1. Your Brand Says Things Either Too Obvious or Too Confusing.

Imagine walking into 2nd grade and being told to read The Catcher In The Rye. You’d be confused, perhaps upset. Now, imagine walking into 10th grade and being assigned a book report on The Cat In The Hat. You might have some nostalgic, creative fun with that assignment the first time, but it would get old quickly. Even rookie teachers know not to give students material that’s either way too hard or way too easy.

Yet brands’ content is often pitched too high or too low, because striking a balance can be as difficult as teaching kids of multiple grade levels in the same classroom. Imagine if Ford’s Super Bowl ads for the F-150 pickup trucks said, “This can carry heavy loads.” Duh! That’s important in a pickup, but that message is Too Obvious.

Now imagine if Ford said “The F-150’s new fully boxed frame has eight crossmembers (five through-welded) and is made of up to 78 percent 70,000-psi high-strength steel, up from 23 percent in the 2014 F-150 frame.” Huh? That’s also important, but only a fraction of the audience wants that much detail. For the rest of us, that’s Too Confusing. Avoiding the Too Obvious/Too Confusing pitfalls mainly takes common sense – you don’t need Ford’s multi-billion-dollar marketing budget.

  1. Your Brand Never Asks People What They Know—Only How They Feel.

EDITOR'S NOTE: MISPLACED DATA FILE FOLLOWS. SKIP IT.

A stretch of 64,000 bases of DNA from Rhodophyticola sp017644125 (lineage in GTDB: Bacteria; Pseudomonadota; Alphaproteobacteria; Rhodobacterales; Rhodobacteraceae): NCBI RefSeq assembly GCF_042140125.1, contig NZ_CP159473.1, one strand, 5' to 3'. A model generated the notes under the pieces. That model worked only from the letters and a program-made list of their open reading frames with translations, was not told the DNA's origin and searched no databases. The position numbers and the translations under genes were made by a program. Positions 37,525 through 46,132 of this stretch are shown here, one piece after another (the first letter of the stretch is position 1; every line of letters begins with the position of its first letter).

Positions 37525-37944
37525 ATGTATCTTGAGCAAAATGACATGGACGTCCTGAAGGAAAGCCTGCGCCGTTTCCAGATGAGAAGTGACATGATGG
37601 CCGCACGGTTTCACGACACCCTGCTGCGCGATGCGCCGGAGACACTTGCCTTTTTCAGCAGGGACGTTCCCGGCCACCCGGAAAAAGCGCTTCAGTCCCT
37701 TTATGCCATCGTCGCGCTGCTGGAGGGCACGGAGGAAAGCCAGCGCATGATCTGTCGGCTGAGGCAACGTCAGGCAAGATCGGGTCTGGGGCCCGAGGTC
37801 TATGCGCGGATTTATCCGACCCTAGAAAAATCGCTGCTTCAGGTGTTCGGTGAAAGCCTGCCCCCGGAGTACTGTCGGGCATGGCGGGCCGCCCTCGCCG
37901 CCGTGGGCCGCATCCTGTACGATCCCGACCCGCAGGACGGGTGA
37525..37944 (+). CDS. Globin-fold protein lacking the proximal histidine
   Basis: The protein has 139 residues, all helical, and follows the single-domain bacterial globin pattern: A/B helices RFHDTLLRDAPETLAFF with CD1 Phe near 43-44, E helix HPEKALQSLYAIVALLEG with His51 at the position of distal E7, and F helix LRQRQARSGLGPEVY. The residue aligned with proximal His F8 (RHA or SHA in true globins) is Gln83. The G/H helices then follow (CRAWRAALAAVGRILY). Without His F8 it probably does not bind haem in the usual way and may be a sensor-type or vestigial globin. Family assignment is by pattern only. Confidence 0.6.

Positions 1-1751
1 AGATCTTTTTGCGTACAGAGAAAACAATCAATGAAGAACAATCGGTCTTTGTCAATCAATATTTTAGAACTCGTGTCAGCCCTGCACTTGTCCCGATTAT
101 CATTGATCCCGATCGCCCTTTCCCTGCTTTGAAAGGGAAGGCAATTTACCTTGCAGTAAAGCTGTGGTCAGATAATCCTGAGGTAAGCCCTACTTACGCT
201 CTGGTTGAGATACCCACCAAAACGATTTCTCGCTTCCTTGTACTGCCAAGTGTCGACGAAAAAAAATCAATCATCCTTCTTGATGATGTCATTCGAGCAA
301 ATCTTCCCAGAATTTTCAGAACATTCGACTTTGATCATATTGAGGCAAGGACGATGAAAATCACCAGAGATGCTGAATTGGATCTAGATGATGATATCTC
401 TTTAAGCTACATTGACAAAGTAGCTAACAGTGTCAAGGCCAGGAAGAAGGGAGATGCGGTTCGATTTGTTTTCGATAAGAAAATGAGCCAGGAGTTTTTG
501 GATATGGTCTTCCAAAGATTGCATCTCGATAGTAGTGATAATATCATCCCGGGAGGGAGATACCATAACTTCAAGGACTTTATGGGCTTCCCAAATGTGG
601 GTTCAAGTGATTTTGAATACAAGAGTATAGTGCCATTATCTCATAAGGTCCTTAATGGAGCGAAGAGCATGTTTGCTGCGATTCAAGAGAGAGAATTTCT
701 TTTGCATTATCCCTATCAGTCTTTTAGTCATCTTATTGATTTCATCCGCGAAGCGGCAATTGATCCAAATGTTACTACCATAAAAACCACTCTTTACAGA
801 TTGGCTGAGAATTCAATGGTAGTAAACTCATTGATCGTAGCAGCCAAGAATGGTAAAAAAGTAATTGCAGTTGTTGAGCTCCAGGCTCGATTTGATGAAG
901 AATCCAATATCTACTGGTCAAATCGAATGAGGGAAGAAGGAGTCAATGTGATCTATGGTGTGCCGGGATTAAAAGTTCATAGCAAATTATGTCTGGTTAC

Back in school, feelings came second to knowledge and understanding. If you sat in class coughing violently, or weeping, or holding your gut and wincing, the teacher would probably ask, “How do you feel?” Perhaps your teacher wanted to hear what a book made you think or feel.

But generally in school, Subjective questions (about you, with no right or wrong answers) take a back seat to Objective questions (about the world, where answers are right or wrong, or at least some answers are better than others.) Answering Objective questions is how students learn about the world beyond themselves.

Today, in our interaction with brands, it’s the reverse—brands care chiefly about how we feel. They probably care more than we’d like. (“Please answer 15 questions about your recent experience of calling to update your mailing address.”)

Brands are using low-cost tools like SurveyMonkey and Qualtrix to pepper us with subjective questions about our feelings and perceptions. But as I pointed out in a January 2015 article in Entrepreneur, brands that aren’t quizzing their audiences on important Objective topics are missing a major opportunity to engage with and learn about them. You need to know what your audience knows, as well as how it feels.

To conclude: In 2015, Brand Reach requires Brand Teach.

(A shorter version of this article was first published on entrepreneur.com in March 2015.)